Why should you slow down at least once a day?
For weeks on end I was running from one class to another, walking briskly from one interview to another, travelling from one city to another. I didn’t realize when spring had left Charlottesville and when fall had taken over. It was only yesterday when I was walking back from my innovation and design thinking class that I noticed the leaves had changed color and were vanishing faster than you could say “autumn”.
A lot of us often look towards the next big thing in life. The next big exam, the next big application deadline to college, the next big job, the next big promotion, the next big raise, the next big date, the next big graduate application, the next big internship interview, the next big first job after your MBA, the next big house, the next big promotion, the next big raise, the next big something else. There is always a next big something! And the search for the next big something often results in a sprint and a lot of speed. And the trouble with speed is that you often don’t remember those moments because they go by so fast.
I rarely remember the cases I spend hours on, because I read them so fast. Same with the interviews, phone calls, or emails. I rarely remember the meals I cooked or eat, because I cooked them and ate them so quick.
It’s only the times I actually slowed down that are etched in my mind’s eye. The meal I deliberately cooked after carefully selecting the ingredients, reading a recipe, talking to my mother/grandmother on the phone to ask for tips, listening to some fantastic music, and taking my time cooking it. That’s the one I remember.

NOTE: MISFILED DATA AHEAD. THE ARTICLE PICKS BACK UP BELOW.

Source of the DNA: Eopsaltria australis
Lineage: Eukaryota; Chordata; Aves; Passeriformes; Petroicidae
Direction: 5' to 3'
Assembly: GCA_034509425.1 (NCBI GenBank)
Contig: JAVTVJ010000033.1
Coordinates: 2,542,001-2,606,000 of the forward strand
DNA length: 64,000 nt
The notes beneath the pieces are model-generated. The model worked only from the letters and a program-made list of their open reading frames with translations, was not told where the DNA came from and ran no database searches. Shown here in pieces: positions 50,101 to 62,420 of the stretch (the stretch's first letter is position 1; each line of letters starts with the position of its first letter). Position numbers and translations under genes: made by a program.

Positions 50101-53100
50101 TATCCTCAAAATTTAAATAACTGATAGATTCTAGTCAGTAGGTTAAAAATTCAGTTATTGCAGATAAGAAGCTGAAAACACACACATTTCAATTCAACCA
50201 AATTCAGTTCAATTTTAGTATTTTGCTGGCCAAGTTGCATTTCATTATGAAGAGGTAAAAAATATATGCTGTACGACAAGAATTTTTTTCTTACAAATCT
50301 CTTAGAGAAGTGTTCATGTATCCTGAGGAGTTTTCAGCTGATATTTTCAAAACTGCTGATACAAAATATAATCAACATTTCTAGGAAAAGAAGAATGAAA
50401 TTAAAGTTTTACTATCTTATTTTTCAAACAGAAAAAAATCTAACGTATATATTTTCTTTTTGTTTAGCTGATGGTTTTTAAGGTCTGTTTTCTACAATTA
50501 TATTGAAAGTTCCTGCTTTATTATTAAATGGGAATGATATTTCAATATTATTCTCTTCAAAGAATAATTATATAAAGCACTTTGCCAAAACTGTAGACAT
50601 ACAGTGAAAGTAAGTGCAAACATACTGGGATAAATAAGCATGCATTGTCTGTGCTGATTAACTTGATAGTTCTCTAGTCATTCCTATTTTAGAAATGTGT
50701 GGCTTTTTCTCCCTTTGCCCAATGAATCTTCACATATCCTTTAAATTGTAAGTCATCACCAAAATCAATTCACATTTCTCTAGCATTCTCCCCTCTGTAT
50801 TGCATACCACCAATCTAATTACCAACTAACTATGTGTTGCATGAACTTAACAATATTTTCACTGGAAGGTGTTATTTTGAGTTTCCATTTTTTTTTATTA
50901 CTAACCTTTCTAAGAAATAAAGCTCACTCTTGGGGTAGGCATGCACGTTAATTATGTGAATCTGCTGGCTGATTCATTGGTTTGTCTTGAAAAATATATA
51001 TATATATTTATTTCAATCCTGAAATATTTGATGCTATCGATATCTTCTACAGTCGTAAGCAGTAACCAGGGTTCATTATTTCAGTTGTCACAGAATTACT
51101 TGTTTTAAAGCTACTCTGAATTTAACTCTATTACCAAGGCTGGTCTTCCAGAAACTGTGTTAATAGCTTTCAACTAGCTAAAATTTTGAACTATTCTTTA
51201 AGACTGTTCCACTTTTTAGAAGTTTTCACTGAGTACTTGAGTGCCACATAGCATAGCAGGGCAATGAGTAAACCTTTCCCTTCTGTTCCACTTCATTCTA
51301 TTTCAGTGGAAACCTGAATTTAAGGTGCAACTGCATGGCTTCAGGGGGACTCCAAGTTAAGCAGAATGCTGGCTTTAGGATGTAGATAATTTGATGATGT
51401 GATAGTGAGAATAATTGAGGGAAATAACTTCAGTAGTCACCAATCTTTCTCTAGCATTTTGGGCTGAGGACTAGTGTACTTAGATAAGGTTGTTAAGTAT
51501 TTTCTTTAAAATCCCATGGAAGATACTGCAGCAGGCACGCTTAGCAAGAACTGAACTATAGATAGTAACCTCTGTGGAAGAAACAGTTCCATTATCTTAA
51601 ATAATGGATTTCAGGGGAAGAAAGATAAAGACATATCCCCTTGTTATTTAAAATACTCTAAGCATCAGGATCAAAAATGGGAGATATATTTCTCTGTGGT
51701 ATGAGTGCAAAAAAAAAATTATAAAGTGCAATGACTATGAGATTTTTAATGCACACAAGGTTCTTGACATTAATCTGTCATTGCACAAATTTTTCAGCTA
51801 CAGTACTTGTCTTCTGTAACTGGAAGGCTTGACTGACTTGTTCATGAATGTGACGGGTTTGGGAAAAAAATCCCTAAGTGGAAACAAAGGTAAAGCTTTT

The spontaneous long drive to skyline to see the change in fall color with friend’s one busy weekend will still be the best time that I had at Darden. Only because we kept no deadlines, no rush to get back in time for another event on the calendar. We decided we will just slow down and have a good time before a mad week began.
Finally after weeks I slowed down to watch the leaves fall with the wind and stopped in my tracks to realize how spectacularly beautiful Darden looks at this time of the year. I sat there to close my eyes, take a deep breath, listen to what the rustling of the leaves sounded like, and really capture what this moment felt like.
At Darden, and in life, you should definitely slow down once a day to build up these fantastic memories because when you are reading that next 100 page long case for class the next day, you can just close your eyes for a second and transport back to that magical place. Even if it’s for a ‘slow-quick’ moment.
Check out my previous post on autumn/fall at Darden – https://archanadoodles.wordpress.com/2013/11/27/it-was-falling-and-its-all-fallen/
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